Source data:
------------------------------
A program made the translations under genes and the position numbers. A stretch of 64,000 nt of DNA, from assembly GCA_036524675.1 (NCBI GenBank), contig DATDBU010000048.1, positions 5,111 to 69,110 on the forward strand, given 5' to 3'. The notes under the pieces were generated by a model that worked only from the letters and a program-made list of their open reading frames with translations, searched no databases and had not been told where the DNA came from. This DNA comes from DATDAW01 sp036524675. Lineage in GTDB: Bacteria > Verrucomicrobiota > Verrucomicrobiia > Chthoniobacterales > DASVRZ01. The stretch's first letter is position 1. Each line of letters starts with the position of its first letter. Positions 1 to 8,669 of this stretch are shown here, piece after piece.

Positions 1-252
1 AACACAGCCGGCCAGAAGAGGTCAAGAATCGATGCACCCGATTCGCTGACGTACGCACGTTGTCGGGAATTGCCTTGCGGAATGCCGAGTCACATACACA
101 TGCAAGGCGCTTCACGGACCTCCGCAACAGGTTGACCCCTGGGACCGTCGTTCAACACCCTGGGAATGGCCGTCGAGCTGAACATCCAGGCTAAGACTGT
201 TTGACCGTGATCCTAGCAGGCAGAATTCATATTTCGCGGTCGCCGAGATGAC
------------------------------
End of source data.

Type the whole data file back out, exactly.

A program made the translations under genes and the position numbers. A stretch of 64,000 nt of DNA, from assembly GCA_036524675.1 (NCBI GenBank), contig DATDBU010000048.1, positions 5,111 to 69,110 on the forward strand, given 5' to 3'. The notes under the pieces were generated by a model that worked only from the letters and a program-made list of their open reading frames with translations, searched no databases and had not been told where the DNA came from. This DNA comes from DATDAW01 sp036524675. Lineage in GTDB: Bacteria > Verrucomicrobiota > Verrucomicrobiia > Chthoniobacterales > DASVRZ01. The stretch's first letter is position 1. Each line of letters starts with the position of its first letter. Positions 1 to 8,669 of this stretch are shown here, piece after piece.

Positions 1-252
1 AACACAGCCGGCCAGAAGAGGTCAAGAATCGATGCACCCGATTCGCTGACGTACGCACGTTGTCGGGAATTGCCTTGCGGAATGCCGAGTCACATACACA
101 TGCAAGGCGCTTCACGGACCTCCGCAACAGGTTGACCCCTGGGACCGTCGTTCAACACCCTGGGAATGGCCGTCGAGCTGAACATCCAGGCTAAGACTGT
201 TTGACCGTGATCCTAGCAGGCAGAATTCATATTTCGCGGTCGCCGAGATGAC